“It will definitely have an effect, as more Chinese ship-owners will have a strong incentive to have their ships scrapped within China, rather than selling them to India,” Heidegger says.
“There are still quite a good number of Chinese-owned ships going to beaches in Southeast Asia, it’s not like the subsidies are able to keep 100% of the Chinese-owned ships within China, but I’m sure maintaining the subsidies will help them to buy an equally high amount of Chinese-owned ships.”
Hoping for stronger environmental regulation
In 2009, the International Maritime Organization (IMO) adopted the Hong Kong Convention, an international standard addressing the issues around ship recycling, including the release of environmentally hazardous substances, as well as working conditions on yards.
In preparation, Chinese ship recyclers upped capacity and invested in green facilities, but soon after its adoption, it became clear that the convention was too weak to hold any yards responsible over their unsafe practices – including the beaching of ships.
“It was clear the convention would not put an obligation on ship-owners to really demand better standards,” Heidegger says. “That was a blow to the Chinese ship recycling industry that it hoped that the IMO Convention would direct more ships towards their industry.”
At present, ship-owners can simply circumvent the regulations put in place, and there is a very strong incentive for the ship-owner to go to yards in South Asia, where they can get the highest price for their end-of-life ships.
This is now changing due to the European Ship Recycling Regulation, which entered into force in 2013. Under the regulation the European Commission intends to publish a list of ship recycling facilities that comply with its standards.
The list, to be published either this year or early 2017, will name the most environmentally sound ship recycling facilities in the world, and will hold any ships flying the flag of a European Union (EU) member state under legal obligation to use them.
“Several of the Chinese facilities have applied and most will probably feature on that list, which means that these Chinese yards will be able to profit from the fact that European-flagged end-of-life ships have an obligation to go to the listed yards,” Heidegger says.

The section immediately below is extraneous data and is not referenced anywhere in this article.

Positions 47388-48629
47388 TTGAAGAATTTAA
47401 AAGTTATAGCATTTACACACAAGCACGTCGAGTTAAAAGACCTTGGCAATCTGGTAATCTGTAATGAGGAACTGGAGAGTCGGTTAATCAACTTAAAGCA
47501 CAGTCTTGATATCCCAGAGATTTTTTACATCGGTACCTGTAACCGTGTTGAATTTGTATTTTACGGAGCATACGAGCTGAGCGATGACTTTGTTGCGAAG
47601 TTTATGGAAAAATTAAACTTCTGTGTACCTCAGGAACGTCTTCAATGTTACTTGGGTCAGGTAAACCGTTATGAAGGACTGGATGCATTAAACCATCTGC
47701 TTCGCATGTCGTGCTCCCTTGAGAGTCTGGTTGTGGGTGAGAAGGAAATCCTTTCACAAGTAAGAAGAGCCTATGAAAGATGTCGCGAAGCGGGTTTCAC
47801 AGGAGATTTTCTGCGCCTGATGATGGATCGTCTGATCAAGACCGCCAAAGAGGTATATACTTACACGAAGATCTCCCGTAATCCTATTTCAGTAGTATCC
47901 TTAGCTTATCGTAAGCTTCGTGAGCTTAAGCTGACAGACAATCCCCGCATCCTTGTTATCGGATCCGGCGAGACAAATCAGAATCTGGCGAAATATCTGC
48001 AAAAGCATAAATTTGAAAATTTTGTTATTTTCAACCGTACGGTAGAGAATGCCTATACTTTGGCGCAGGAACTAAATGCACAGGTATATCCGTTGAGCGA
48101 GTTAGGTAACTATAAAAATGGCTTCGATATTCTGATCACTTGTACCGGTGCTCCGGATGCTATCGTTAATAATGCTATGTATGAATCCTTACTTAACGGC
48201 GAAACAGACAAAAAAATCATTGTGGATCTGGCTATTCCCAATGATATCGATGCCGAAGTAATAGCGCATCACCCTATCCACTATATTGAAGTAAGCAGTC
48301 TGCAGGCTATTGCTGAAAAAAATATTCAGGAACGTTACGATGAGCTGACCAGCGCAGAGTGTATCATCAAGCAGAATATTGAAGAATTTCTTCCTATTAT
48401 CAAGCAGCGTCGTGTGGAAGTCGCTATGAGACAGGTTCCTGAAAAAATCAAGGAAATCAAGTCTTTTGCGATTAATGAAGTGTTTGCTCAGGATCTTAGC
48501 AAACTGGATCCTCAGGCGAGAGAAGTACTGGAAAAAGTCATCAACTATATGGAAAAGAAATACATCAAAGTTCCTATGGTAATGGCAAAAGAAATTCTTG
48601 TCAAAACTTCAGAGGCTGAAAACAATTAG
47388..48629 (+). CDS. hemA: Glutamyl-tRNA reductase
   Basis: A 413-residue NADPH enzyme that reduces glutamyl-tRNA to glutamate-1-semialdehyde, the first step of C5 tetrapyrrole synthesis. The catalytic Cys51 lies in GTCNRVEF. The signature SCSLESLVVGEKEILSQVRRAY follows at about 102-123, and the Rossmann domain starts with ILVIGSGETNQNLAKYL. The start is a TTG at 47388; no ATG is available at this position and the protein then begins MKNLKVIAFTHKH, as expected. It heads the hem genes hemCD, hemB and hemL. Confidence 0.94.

“That’s a development that will take time, but eventually Chinese yards will be able to benefit from it.
“Also, beyond the legal obligation, we expect that this list will be used as some kind of a reference in the shipping industry and that it will guide more ship-owners towards green ship recycling.
“That’s the kind of growing peer pressure from other business sectors, from banks with big shipping portfolios, but also from consumer goods producers, to put more obligations and requirements on the shipping companies so the shipping owners can feel there is this pressure to clean up the end-of-life management of ships,” she added.
An ever-changing playing field
Considering that steel price fluctuations are part and parcel of the ship recycling business, it is not unrealistic to suggest that the prices will come back up again, levelling the field. In the meantime, Chinese yards should be more vocal about their green facilities, and showcase what they can actually offer to responsible ship-owners if they are to weather the storm.
Furthermore, there are many end-of-life ships currently on the market, some of which are bound to end up in Chinese yards as other countries such as India approach maximum capacity, Heidegger says.
“In the future, I foresee that regulation will play a much more decisive role. So far, the international laws that exist have been very easy to circumvent. So the legal regime hasn’t had a strong effect on where the ships end up, but this is changing and will definitely have an impact on the global ship recycling industry.”